It’s a retelling of the story of Joseph from Mohammed.
It’s mostly the same story you heard from the bible, but a bit more preachy and Mohammed is really trying to highlight a few of his existing teachings along the way.
Also, Joe is still a jerk and even more of a Mary Sue in this version.
Unrelated, on the topic of hell, someone commented that Islamic hell wasn’t eternal torment, but was based on annihilation of the soul. That didn’t seem to jibe with the fear of being set on fire and drinking boiling water in the afterlife, so I dove into the rabbit hole of teachings on Islamic hell.
And yeah, turns out there are different schools of thought on the topic. There’s even the thought that Muslim hell is more of a Purgatory where people go to suffer for their actions and when that suffering is completed, they will return to God. Yep. Universalist Muslims. Interesting, right?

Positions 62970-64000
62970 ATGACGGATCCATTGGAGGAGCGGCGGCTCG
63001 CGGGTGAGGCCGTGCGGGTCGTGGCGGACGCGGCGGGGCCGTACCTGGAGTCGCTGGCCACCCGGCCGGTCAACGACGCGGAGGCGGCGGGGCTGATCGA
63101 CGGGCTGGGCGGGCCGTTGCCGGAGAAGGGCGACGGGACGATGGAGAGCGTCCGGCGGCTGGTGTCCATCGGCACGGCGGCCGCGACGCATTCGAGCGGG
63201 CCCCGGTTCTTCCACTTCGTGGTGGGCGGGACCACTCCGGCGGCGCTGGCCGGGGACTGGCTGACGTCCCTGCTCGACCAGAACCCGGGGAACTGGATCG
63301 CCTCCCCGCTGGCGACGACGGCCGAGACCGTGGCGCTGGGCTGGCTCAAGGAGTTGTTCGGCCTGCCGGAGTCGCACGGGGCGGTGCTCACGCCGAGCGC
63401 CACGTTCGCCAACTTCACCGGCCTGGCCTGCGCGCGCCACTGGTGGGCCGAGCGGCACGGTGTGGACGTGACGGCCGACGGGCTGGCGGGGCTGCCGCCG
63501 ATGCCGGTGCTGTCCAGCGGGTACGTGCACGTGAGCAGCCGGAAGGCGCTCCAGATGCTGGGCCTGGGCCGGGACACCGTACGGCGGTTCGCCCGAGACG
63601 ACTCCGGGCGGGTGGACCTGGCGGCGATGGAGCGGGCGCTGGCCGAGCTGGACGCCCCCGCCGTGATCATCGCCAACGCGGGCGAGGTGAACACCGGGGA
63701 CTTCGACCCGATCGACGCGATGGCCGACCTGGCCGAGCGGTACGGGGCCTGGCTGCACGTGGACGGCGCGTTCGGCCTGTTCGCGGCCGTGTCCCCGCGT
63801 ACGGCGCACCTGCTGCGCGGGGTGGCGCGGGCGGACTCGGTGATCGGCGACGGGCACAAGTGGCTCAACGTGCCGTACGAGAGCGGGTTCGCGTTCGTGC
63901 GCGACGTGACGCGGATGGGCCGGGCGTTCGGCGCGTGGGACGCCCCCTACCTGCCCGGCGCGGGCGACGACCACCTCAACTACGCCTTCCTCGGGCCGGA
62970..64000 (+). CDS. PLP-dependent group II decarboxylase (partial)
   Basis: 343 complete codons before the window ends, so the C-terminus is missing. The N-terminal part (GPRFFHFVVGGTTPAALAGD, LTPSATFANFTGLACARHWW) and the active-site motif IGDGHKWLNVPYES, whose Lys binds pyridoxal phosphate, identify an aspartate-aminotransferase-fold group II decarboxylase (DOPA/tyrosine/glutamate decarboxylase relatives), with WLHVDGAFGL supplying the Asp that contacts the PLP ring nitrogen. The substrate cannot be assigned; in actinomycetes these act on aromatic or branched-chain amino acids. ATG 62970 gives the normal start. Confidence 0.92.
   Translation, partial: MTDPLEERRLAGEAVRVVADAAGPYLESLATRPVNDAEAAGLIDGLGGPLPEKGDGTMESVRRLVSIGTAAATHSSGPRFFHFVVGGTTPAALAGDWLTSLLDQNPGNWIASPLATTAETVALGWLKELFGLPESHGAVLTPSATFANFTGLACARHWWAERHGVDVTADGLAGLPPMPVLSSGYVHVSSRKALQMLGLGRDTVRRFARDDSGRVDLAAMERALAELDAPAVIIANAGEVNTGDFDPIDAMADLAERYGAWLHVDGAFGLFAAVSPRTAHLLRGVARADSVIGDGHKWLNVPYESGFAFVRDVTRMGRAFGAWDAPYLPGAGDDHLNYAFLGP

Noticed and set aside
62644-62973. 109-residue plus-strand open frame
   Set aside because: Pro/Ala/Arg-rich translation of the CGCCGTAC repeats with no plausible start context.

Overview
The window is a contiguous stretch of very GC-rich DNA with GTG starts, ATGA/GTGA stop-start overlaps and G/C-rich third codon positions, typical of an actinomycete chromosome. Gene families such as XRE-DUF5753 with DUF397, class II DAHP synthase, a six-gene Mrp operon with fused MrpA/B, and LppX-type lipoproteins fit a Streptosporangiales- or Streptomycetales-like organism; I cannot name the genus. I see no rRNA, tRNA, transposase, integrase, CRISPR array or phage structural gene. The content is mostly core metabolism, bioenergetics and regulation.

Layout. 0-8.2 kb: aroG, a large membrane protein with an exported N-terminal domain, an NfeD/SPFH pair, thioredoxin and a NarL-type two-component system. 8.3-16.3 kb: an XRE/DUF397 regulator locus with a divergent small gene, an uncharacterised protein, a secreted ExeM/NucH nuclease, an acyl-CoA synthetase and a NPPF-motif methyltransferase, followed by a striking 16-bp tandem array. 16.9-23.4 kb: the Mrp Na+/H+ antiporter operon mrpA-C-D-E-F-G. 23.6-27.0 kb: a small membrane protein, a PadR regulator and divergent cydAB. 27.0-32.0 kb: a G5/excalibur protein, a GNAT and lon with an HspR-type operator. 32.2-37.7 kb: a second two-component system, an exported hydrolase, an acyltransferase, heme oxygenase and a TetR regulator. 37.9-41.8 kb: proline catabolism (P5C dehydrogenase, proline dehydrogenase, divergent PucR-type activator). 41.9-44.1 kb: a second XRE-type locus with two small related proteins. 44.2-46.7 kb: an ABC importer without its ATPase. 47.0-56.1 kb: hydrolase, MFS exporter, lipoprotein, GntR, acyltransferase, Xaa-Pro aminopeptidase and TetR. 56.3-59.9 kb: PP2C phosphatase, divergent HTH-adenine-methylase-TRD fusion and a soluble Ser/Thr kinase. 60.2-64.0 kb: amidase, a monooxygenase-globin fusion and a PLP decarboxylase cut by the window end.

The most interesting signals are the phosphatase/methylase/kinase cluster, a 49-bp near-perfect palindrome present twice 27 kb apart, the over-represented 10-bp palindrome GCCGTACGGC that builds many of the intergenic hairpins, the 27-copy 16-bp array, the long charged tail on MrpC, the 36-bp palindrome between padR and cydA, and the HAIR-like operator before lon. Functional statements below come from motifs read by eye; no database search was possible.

So in the interests of being as fair as possible, I’ll refrain from further comments or jokes about being set on fire forever and just refer to it as ‘hell.’
Also, I was informed that there were additional sayings of Mohammed that were collected outside of the Quran. Now, I can’t promise that I will ever get to those, but I was told that most Muslims follow both the Quran and at least some of these additional sayings as the basis for their faith and that does make me a bit curious as to how those read as well as the seeming need that most religions have for addendum. But that’s a rabbit hole for a different day.
Suffice to say, the Quran, while clearly an (and perhaps even the most) important influence, on Islamic faith isn’t the only influence. And it’s kind of fun for the first time since I started reading this book to be learning about a part of the world that I knew nothing about before.
Of course, the downside is that these ‘tangents’ are far more interesting to me than the actual book itself.